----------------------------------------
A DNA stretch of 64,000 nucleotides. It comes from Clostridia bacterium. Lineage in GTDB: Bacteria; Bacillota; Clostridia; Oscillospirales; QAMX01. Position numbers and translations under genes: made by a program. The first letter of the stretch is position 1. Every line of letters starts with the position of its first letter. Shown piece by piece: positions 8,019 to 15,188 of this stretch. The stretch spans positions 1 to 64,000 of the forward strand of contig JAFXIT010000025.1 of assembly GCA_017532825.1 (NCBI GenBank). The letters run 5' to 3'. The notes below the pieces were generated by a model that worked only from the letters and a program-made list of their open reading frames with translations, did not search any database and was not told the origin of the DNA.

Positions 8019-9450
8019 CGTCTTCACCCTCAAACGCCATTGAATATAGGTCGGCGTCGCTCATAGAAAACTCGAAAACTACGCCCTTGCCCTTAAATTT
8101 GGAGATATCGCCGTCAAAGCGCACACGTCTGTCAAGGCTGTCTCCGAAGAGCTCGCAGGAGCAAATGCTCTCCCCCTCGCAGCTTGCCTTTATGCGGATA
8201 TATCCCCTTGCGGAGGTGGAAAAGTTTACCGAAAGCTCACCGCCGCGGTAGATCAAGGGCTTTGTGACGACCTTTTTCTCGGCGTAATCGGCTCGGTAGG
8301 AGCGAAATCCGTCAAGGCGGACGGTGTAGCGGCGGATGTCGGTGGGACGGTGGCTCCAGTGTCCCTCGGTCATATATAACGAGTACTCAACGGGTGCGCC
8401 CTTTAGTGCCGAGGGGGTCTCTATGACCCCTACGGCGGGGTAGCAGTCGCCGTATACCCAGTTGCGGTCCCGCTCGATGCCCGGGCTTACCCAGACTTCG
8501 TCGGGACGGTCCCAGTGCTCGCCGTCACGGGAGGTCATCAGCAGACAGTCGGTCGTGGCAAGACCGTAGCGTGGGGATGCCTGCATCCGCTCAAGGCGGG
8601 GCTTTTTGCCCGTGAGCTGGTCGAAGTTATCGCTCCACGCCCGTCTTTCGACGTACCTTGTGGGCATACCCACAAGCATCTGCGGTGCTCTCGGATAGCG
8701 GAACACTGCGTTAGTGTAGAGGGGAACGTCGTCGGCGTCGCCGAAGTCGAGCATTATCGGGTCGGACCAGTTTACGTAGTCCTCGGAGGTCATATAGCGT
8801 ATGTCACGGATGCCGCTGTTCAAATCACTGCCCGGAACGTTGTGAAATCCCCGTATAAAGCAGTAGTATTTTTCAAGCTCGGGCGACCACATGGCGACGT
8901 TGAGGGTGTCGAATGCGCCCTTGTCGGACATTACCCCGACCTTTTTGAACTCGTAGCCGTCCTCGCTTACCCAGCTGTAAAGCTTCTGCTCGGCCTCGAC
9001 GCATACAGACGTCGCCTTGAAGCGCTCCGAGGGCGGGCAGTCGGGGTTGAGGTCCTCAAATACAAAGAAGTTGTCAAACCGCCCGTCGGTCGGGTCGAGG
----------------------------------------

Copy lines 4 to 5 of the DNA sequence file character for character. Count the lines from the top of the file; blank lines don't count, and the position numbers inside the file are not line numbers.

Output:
8101 GGAGATATCGCCGTCAAAGCGCACACGTCTGTCAAGGCTGTCTCCGAAGAGCTCGCAGGAGCAAATGCTCTCCCCCTCGCAGCTTGCCTTTATGCGGATA
8201 TATCCCCTTGCGGAGGTGGAAAAGTTTACCGAAAGCTCACCGCCGCGGTAGATCAAGGGCTTTGTGACGACCTTTTTCTCGGCGTAATCGGCTCGGTAGG